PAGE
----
Sources are there to back up what Campbell experienced before, during, and after incarceration, and never to elicit pity. Several prison memoirs I’ve read — Orange is the New Black, Writing My Wrongs, and The Love Prison Made and Unmade — seem published largely to manipulate readers into feeling badly for all incarcerated people, implying the inmate is a constant victim and dancing around suggestions that the author could be complicit in their poor choices while incarcerated. Campbell, without excess pathos, states her activities while in prison:

Quite calmly I said, ‘If you want me to leave, you’d best drag me out, because I’m not moving,’ and I grounded myself firmly into my seat. I was fuming and determined to make things as difficult for them as possible.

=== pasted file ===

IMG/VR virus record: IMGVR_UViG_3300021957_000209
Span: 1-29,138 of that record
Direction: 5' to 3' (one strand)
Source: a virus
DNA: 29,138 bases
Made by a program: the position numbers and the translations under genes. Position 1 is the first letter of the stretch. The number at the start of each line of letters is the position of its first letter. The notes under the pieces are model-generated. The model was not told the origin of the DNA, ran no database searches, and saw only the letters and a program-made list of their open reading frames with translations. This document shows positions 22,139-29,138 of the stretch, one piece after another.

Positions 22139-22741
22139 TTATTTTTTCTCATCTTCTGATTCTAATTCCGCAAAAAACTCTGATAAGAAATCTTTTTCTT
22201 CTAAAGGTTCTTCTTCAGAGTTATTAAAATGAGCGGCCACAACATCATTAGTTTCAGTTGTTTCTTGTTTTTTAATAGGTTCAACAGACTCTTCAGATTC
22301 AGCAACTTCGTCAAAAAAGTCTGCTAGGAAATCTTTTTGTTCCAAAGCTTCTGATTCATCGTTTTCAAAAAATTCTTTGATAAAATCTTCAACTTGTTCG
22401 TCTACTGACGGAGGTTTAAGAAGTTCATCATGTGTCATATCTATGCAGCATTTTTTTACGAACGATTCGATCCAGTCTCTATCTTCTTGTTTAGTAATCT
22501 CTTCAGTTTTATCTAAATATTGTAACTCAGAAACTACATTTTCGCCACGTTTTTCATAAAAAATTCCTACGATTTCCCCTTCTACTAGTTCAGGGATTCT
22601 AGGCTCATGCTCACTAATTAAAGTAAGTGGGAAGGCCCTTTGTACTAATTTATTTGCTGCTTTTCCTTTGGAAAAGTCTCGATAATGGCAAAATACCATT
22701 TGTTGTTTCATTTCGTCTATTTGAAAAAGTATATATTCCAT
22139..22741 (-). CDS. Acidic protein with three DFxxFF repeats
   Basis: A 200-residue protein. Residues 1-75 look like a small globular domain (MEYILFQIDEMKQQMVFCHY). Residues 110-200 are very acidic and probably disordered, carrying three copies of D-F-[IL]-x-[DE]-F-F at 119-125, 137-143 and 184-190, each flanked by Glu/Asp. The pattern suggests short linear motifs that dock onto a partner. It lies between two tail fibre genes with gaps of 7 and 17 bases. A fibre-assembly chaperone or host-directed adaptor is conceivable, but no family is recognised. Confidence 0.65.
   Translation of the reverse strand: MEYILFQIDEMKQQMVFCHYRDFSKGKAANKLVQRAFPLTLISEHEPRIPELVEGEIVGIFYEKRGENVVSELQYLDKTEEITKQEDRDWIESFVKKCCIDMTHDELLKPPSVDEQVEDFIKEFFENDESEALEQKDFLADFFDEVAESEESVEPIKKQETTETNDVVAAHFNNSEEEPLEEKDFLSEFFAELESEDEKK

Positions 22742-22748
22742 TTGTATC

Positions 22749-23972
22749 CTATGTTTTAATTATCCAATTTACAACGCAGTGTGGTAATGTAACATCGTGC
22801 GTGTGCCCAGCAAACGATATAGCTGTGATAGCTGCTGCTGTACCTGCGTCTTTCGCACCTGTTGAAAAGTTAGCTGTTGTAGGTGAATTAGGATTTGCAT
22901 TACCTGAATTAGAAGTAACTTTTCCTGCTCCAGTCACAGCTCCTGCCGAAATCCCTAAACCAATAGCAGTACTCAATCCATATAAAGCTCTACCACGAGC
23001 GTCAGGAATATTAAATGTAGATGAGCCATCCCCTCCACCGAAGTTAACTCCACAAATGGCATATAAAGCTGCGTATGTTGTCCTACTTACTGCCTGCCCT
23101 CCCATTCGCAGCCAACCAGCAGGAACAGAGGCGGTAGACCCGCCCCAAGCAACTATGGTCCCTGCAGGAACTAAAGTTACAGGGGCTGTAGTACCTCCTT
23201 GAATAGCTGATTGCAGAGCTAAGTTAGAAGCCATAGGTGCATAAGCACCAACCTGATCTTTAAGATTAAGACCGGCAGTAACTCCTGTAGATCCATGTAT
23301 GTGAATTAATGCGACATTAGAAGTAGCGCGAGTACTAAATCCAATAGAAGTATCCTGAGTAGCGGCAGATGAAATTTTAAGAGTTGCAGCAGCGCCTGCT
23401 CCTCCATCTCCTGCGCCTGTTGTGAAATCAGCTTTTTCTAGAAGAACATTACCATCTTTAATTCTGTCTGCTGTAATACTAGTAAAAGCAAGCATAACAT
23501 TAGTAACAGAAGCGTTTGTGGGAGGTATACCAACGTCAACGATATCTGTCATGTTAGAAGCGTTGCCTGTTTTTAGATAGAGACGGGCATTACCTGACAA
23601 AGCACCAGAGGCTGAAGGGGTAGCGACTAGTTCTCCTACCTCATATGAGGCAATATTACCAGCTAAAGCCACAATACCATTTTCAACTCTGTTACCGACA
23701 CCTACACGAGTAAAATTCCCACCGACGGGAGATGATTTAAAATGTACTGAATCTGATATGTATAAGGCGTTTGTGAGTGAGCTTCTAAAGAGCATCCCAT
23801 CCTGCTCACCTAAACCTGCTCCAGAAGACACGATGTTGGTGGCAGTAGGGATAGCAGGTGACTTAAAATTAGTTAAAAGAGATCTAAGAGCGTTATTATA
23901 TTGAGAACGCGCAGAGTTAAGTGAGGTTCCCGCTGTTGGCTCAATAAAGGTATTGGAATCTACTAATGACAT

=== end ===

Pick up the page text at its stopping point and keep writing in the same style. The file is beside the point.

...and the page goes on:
Backup was called for, and in total four officers were needed to drag me out. I kicked, held onto doors, tore off one officer’s bracelet and kicked some more, so it turned into one long, drawn-out exit.

Sophie Campbell was what corrections would call a problem prisoner. She throws water on people, tosses her TV outside her cell, grabs another inmate by her hair and slaps the woman. But behind every choice is a reason she gives that gets you inside the mind of Campbell while she was prison. She’s not asking for you to sympathize, she’s telling you what happened — eliciting empathy — and I appreciated that honesty. Breakfast at Bronzefield had more heart and weight as a result. As Campbell notes, in prison, neither other inmates nor corrections give those incarcerated any incentive for good behavior, and tend to pay more attention to those who make choices they wouldn’t on the outside.

When you’re bored, you’ll do anything and perhaps this willingness to engage in risky behaviour — like the prisoners who chose to trade sexual favours in exchange for tobacco or even fizzy drinks — was the result of being in an environment where you learnt to have no regard for the consequences.